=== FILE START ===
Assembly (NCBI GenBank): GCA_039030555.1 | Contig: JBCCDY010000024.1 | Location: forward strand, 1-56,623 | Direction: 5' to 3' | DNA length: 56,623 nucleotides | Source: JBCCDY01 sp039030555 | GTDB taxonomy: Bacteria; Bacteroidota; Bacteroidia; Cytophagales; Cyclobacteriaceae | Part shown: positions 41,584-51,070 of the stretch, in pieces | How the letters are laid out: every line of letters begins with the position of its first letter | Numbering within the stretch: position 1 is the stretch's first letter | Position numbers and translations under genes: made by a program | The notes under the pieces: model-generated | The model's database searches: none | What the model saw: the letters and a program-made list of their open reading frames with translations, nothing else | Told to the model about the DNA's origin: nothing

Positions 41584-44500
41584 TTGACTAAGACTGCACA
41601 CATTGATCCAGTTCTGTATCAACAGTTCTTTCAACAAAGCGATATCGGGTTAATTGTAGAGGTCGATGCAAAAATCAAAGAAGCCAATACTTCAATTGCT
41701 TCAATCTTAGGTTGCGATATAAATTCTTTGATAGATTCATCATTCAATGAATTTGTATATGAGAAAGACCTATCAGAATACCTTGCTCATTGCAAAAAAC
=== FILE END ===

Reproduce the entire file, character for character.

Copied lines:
Assembly (NCBI GenBank): GCA_039030555.1 | Contig: JBCCDY010000024.1 | Location: forward strand, 1-56,623 | Direction: 5' to 3' | DNA length: 56,623 nucleotides | Source: JBCCDY01 sp039030555 | GTDB taxonomy: Bacteria; Bacteroidota; Bacteroidia; Cytophagales; Cyclobacteriaceae | Part shown: positions 41,584-51,070 of the stretch, in pieces | How the letters are laid out: every line of letters begins with the position of its first letter | Numbering within the stretch: position 1 is the stretch's first letter | Position numbers and translations under genes: made by a program | The notes under the pieces: model-generated | The model's database searches: none | What the model saw: the letters and a program-made list of their open reading frames with translations, nothing else | Told to the model about the DNA's origin: nothing

Positions 41584-44500
41584 TTGACTAAGACTGCACA
41601 CATTGATCCAGTTCTGTATCAACAGTTCTTTCAACAAAGCGATATCGGGTTAATTGTAGAGGTCGATGCAAAAATCAAAGAAGCCAATACTTCAATTGCT
41701 TCAATCTTAGGTTGCGATATAAATTCTTTGATAGATTCATCATTCAATGAATTTGTATATGAGAAAGACCTATCAGAATACCTTGCTCATTGCAAAAAAC